Monday, 31 October 2011

A first for Portland Bill

Trying to hide behind a 2nd winter Great Black-back (John Martin)
Standing out in the flock - a first winter Caspian Gull
Profile shot (John Martin)
A controlled Eurasian Sparrowhawk
Last weekend was billed as a weekend off - free from TUB commitments. I imagined sleeping in till late morning and digesting the morning's papers in the Observatory common room over a cup of peppermint tea free from the pangs of birding. Who was I kidding?

I arrived on Friday after dark and after a restful night in my bunk bed in the lighthouse, I arose pre-dawn to join the gang of birders that had already gathered by the french doors that overlooked the Observatory garden and ultimately the sea. It was a grey and breezy day. Nothing had been caught in the nets (although later in the afternoon the assistant warden pulled a male Lesser Redpoll from the nets). Overhead small numbers of Bramblings, Chaffinches, Goldfinches and Pied Wagtails swept over. A couple of the guys recorded late Swallows. That was it for Saturday.

On Sunday, I got downstairs after dawn due to mixing up the correct time - I hate it when the clocks go back! The weather seemed even more grim than the day before. Despite that got great close views of a female Sparrowhawk in the hand. Magnificent. It was 9am and I had decided to take a stroll to the Bill some 15 minutes walk away. I was accompanied by Bristol birder, John Martin. To cut a long story short, we discovered around 12 gulls loafing on the common near the Bill and John first noticed the Caspian Gull. It was very distinctive with a very white head, long forehead and bill that seemed almost straight. It was my first on British soil seeing as I have seen a few in Serbia and Hungary. To be honest, identifying Caspian Gulls is not my forte and I was grateful to John pointing out the other more technical identification features. I called the Observatory and within five minutes it had empted with everybody getting a great chance to look at the bird before it was flushed by a boxer being walked by its owner. More pictures of this special bird are available from the Portland Bill website. site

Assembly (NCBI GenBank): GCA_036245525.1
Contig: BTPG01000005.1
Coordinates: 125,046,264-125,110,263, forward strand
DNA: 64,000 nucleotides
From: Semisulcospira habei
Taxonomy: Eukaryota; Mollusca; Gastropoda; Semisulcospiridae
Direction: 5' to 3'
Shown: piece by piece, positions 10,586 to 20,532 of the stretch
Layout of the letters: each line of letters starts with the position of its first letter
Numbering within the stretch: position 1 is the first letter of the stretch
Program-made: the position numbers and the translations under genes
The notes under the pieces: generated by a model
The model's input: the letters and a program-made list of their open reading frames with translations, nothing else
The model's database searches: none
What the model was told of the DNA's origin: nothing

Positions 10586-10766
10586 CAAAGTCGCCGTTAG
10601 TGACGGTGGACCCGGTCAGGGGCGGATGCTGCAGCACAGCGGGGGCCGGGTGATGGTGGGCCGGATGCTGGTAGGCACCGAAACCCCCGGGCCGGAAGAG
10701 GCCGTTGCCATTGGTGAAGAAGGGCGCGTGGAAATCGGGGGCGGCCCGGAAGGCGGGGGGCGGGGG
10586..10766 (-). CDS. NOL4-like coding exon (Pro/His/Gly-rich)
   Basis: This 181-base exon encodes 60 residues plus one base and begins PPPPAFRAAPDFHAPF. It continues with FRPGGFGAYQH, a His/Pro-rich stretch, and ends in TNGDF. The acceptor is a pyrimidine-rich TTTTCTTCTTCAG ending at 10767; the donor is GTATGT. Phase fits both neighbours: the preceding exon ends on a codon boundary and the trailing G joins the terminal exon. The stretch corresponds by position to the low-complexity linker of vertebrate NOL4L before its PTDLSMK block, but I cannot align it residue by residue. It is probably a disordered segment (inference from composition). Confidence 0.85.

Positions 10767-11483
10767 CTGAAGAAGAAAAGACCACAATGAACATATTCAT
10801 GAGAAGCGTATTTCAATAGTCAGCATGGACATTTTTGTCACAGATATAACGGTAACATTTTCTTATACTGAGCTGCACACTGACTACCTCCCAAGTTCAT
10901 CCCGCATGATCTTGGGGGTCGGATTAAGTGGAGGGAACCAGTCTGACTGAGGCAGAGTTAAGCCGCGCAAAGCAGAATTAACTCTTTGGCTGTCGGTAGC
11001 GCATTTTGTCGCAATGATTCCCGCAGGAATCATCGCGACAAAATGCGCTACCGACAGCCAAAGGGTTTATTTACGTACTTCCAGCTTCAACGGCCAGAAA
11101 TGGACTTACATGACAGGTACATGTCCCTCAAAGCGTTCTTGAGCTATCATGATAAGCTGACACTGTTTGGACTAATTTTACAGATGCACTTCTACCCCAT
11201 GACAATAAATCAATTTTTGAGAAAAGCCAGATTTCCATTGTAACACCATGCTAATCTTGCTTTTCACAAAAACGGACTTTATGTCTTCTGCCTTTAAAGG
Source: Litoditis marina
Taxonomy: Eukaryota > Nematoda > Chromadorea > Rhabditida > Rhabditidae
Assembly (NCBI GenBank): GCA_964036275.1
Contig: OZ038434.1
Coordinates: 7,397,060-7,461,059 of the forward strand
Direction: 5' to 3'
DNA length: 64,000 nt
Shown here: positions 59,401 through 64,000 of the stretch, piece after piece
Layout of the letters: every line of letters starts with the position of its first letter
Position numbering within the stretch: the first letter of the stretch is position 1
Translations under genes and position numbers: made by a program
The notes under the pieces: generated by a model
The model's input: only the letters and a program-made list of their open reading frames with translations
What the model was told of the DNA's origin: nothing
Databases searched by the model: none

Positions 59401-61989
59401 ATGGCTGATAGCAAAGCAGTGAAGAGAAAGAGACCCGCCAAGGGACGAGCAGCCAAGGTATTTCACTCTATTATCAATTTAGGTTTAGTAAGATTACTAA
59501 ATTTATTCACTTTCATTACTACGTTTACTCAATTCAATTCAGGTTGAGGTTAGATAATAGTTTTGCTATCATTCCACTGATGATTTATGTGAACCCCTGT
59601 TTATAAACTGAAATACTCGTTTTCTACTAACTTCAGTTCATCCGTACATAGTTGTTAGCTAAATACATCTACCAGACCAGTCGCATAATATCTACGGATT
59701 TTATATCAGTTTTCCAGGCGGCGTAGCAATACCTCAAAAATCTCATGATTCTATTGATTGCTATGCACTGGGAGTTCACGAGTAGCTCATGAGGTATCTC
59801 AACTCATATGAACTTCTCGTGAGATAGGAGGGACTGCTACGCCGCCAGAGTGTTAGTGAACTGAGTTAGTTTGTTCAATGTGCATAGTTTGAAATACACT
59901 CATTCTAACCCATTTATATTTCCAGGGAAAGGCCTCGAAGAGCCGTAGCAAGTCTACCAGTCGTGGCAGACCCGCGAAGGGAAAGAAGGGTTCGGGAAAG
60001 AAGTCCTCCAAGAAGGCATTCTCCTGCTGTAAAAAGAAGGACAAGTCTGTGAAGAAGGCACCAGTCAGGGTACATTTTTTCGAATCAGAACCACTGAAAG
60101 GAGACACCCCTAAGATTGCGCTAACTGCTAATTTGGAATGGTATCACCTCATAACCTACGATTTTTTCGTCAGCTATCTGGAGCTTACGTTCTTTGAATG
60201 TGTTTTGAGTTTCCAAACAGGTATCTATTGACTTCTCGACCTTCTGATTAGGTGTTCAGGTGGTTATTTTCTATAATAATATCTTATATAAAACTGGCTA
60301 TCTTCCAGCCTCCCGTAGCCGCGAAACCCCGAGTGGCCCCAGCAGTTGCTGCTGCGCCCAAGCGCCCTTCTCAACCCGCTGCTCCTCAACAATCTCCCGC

Other hilights from my downtime weekend included my second ever Red-breasted Goose at nearby Ferrybridge, a female Merlin on both days, a late Turtle Dove, maybe 100 Mediterranean Gulls all told, a flyby Arctic Skua and 8 Kittiwakes.

All hail Portland Bill!

Tuesday, 25 October 2011

Back to Bristol

TUB beginning to fire up
After an industrious day writing my latest piece for Bird Watching Magazine I journeyed down to Bristol to deliver a talk at the invitation of the Avon Wildlife Trust.

I was a good and well attended night and I sold a few books to boot!

Monday, 24 October 2011

Lowestoft birding

Lowestoft birders Andrew Easton & Steve Jones
After bugger all sleep on Saturday night I made the journey at 4.30am under the cover of darkness to meet with Lowestoft birders Andrew Easton, Steve Jones and their mate Rob who had to nip off and lead a local bird tour for most of the day. I got to the appointed meeting point in Lowestoft on the Suffolk coast at 7.15am without a satnav and relying on The Force. I was pretty proud of myself.

I will be writing about this trip in a forthcoming Bird Watching Magazine issue but to cut a long story short, I had a great, if quiet, days birding. The highlights included a Firecrest, Brambling, Siberian Chiffchaff, Great Skuas and an obliging Purple Sandpiper.

I can totally recommend urban birding in Lowestoft!

Friday, 21 October 2011

A happy ending - so to speak!

Sparrowhawk (Tommy Holden)
Whilst half of the UK's birding community is either lusting after or going after the Siberian Rubythroat in Shetland back at base there has been heated debates rumbling on about the identity of the mystery small raptor seen at the beginning of the week by a relatively inexperienced Scrubber.